A few months ago, we had the praises of the Mandoon Estate and its casual dining restaurant – the Homestead Brewery – sung to us, so we decided to make a day trip of it to the Swan Valley and check this place out. We got there around a funny time (about 2 pm, hoping to avoid the crowds), and boy was the place was packed. Even at 2 pm in the afternoon, there was a massive queue already formed outside the restaurant. There was even a large sign with a clock hand pointing to the number of minutes making up the estimated wait time.
It pointed to 30 minutes.
So we decided to explore the estate instead, and try our luck in 30 minutes. 30 minutes later, we returned to find the line longer, and the sign now pointing to 45 minutes.
The place had come highly recommended to us for both the food and wine, so we were slightly disappointed, and vowed to try again. Over the recent new year break, we finally made good on that vow.
The Homestead Brewery is (as the name says) a brewery, and also one of two restaurants housed in the award-winning Mandoon Estate winery. The estate also contains the Wild Swan (their fine dining restaurant), a cellar door (where you can try and buy their wine) and luxury accommodation on the property.
We arrived at the restaurant at approximately 11:30 am on a weekday. This point is important, and it was very likely the reason we were able to be seated immediately with no wait time. It was fortuitous that we arrived when we did, for in just half an hour, the place suddenly became packed and lines into the place were starting to form again. And this was even before the tour buses started arriving! So if you haven’t made a booking at Mandoon, no problem! Just don’t go during peak hours. But as our previous experience had informed us, even that’s not a guarantee that you would be able to get a table.
After all that trouble, was the food worth it? Our verdict is a definite yes.
We decided to go with shareable dishes (because we get to try everything that way).
First off was the Octopus, chorizo, kipfler, chilli, parsley ($17).
Flavours were all well balanced and tasty, although the octopus could stand to be charred slightly to help the flavour stand out more in the dish.
Next was the Prosciutto and provolone croquettes, mustard mayo ($14). One is missing off the plate in the following picture because we just couldn’t wait.
Our eyes grew as big as the croquettes when we saw it come out to the table. We were expecting teeny-tiny bite-sized croquettes like how most places do them, but these babies were huge! We were worried that they would be large and tasteless, but our fears were unfounded. The croquettes were chock-full of flavour, and we were indeed glad that there was more instead of less of them! Of all the dishes, I would say that this was the one I enjoyed the most.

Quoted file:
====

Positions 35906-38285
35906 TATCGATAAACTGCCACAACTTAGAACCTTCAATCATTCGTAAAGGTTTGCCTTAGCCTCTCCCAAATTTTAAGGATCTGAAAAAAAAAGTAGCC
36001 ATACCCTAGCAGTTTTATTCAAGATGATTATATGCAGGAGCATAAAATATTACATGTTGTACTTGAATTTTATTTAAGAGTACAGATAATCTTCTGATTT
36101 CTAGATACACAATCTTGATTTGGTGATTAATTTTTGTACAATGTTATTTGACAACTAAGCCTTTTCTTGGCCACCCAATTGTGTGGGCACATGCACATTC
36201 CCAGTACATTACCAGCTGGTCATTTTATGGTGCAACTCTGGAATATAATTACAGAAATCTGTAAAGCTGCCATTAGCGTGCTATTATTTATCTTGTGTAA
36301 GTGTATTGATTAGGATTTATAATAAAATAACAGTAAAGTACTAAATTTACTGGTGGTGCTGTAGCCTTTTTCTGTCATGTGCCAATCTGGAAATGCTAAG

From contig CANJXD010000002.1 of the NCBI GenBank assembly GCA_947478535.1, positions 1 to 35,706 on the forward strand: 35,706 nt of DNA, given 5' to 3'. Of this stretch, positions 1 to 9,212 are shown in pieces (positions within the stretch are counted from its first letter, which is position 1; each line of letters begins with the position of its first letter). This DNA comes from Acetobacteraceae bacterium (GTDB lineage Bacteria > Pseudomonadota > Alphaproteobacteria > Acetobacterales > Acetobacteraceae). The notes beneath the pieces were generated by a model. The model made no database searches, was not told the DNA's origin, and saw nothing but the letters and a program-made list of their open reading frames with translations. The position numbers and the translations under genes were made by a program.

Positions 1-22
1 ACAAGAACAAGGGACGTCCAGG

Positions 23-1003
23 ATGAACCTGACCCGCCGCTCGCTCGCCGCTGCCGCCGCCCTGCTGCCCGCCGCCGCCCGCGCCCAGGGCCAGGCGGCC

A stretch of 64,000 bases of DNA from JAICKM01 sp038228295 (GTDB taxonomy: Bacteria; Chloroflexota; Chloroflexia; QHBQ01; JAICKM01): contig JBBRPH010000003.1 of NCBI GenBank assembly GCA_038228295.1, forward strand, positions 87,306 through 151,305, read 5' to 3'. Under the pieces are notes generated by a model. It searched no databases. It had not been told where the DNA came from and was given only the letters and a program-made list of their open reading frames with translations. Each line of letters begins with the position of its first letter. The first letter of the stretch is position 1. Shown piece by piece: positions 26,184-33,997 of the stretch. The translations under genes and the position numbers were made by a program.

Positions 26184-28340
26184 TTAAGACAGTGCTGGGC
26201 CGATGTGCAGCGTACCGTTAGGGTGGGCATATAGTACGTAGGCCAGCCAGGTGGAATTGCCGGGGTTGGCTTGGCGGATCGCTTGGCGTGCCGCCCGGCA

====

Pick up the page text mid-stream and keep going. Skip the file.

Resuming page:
That’s where the missing one went! A peek into the croquettes.
For mains, we ordered the Gidgegannup mushrooms, ham, Portobello, provolone, truffle oil pizza ($25).
The pizza was fresh and yummy, and the mushrooms were surprisingly tasty. The pizza base was fluffy and bready, and that did not hold up toward the middle of the pizza. Eating the pizza turned out to be a knife and fork job at the start due to the weight of the ingredients causing the tip of the slice to sag when you picked it up. Once the middle was eaten and the sturdier crust could take the remaining weight of the pizza, it was easier to switch to holding the rest of the slice by hand.
For drinks, we ordered the 2015 Old Vine Grenache ($11.50 per glass) and the Golden Eagle Australian Ale ($7.50 per speciality glass, which is what I’m guessing is about the size of a middy).
This beer was crisp and fruity, but the flavour only seemed to hit the front of the mouth with not much body at the back. However, given that it’s is the lightest beer on the menu, my guess is that it was probably meant to be that way.
As for the wine, I’m no wine taster, so my description is a tad pedestrian. All I can say was that the wine was amazing, easy-to-drink but still packed full of a whole blend of delicate fruity and spicy flavours that made the mouth happy in a whole bunch of ways. I liked it so much that we ended up purchasing it at the wine cellar after our meal.
Quick tip: If you plan to dine at the Homestead Brewery and are planning to buy some wine, it’s worth it doing both together, as diners get 10% off the wine at the wine cellar, and wine buyers get 10% off their meal after purchasing wine.
Service was brisk and friendly and remained so even though the place got slammed just shortly after. With a combination of good food, great wine, and the location being in the Swan Valley region – just an hour’s drive from Perth, it’s no wonder the place is always packed. On top of that, the only place you can buy their wine is either at their cellar door, or online, so there’s plenty of reason to head back to the Mandoon Estate.
Location: 10 Harris Road, Caversham WA 6055
Sun – Thu 7:30am – 8:30pm
Fri – Sat 7:30am – 9:30pm
How to book?
Online at the Homestead Brewery Page: https://mandoonestate.com.au/eat-drink/homestead-brewery
Or call on 08 6279 0500